Fatah is generally considered to have had a strong involvement in revolutionary struggle in the past and has maintained a number of militant groups. Fatah had been closely identified with the leadership of its founder and Chairman Yasser Arafat, until his death in 2004, when Farouk Kaddoumi constitutionally succeeded him to the position of Fatah Chairman, and continued in the position until 2009, when Mahmoud Abbas was elected Chairman. Since Arafat's death, factionalism within the ideologically diverse movement has become more apparent.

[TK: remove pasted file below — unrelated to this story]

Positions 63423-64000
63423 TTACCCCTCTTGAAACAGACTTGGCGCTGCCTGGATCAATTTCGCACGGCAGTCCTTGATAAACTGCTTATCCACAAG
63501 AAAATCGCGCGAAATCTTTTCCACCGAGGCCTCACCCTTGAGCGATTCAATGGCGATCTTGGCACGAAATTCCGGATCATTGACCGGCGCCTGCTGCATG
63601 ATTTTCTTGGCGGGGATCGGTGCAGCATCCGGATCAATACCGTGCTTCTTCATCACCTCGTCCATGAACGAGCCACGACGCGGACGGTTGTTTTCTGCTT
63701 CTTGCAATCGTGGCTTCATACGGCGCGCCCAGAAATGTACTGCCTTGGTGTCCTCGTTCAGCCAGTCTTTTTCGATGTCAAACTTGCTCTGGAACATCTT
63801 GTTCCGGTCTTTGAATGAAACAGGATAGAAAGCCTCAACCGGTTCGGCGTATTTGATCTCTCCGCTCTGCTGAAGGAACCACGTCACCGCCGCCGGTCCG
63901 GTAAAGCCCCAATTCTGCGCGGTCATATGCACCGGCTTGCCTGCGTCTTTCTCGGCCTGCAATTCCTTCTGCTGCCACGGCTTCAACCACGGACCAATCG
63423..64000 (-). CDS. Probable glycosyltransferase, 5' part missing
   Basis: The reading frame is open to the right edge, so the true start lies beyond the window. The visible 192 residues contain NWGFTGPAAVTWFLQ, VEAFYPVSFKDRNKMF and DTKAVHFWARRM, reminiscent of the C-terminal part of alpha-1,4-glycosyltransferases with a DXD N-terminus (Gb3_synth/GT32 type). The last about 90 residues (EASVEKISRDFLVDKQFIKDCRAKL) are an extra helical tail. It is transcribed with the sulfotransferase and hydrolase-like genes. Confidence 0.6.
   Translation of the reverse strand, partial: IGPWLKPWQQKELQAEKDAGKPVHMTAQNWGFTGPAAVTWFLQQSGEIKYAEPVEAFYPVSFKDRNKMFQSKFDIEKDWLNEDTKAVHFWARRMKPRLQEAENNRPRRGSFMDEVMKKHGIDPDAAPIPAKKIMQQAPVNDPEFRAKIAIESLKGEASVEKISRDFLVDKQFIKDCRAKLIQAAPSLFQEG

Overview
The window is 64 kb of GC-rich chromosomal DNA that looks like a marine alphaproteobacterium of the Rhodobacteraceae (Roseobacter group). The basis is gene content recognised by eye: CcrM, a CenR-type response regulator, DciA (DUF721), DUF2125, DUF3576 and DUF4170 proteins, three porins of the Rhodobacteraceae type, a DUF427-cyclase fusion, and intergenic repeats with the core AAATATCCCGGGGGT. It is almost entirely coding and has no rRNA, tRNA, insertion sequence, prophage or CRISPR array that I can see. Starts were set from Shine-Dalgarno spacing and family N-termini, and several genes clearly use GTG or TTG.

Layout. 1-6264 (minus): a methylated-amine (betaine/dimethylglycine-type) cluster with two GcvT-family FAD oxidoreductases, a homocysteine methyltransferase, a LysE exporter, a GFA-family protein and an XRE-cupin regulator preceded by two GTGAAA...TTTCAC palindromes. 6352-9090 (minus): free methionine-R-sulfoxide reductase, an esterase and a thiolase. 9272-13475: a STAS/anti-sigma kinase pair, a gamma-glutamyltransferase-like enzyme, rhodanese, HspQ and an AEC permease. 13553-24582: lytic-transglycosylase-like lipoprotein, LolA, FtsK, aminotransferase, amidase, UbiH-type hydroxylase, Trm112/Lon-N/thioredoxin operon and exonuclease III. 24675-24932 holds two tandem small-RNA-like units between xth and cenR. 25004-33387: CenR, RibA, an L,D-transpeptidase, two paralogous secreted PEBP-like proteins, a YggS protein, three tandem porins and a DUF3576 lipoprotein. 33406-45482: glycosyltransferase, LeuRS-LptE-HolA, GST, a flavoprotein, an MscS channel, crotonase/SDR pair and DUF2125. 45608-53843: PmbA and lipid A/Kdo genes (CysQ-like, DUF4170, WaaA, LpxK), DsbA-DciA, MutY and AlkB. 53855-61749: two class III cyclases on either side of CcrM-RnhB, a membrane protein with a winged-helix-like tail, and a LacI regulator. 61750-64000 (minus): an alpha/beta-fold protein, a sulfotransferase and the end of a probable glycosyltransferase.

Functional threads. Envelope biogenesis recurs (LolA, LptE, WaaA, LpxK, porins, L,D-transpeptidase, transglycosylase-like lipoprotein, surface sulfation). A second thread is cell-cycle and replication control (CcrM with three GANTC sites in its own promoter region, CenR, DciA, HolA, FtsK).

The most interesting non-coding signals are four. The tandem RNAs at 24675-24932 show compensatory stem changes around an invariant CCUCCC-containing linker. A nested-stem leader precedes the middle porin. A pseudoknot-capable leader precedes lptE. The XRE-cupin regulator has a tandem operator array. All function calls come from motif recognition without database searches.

The full name of the movement is حركة التحرير الوطني الفلسطيني ḥarakat al-taḥrīr al-waṭanī al-Filasṭīnī, meaning the "Palestinian National Liberation Movement". From this was crafted the reverse acronym فتح Fatḥ (generally rendered in English as "Fatah") meaning "opening", "conquering", or "victory". The word "fatḥ" or "fatah" is used in religious discourse to signify the Islamic expansion in the first centuries of Islamic history –as in Fatḥ al-Sham, the "conquering of the Levant". "Fatah" also has religious significance in that it is the name of the 48th sura (chapter) of the Quran which, according to major Muslim commentators, details the story of the Treaty of Hudaybiyyah. During the peaceful two years after the Hudaybiyyah treaty, many converted to Islam, increasing the strength of the Muslim side. It was the breach of this treaty by the Quraysh that triggered the conquest of Mecca. This Islamic precedent was cited by Yasser Arafat as justification for his signing the Oslo Accords with Israel.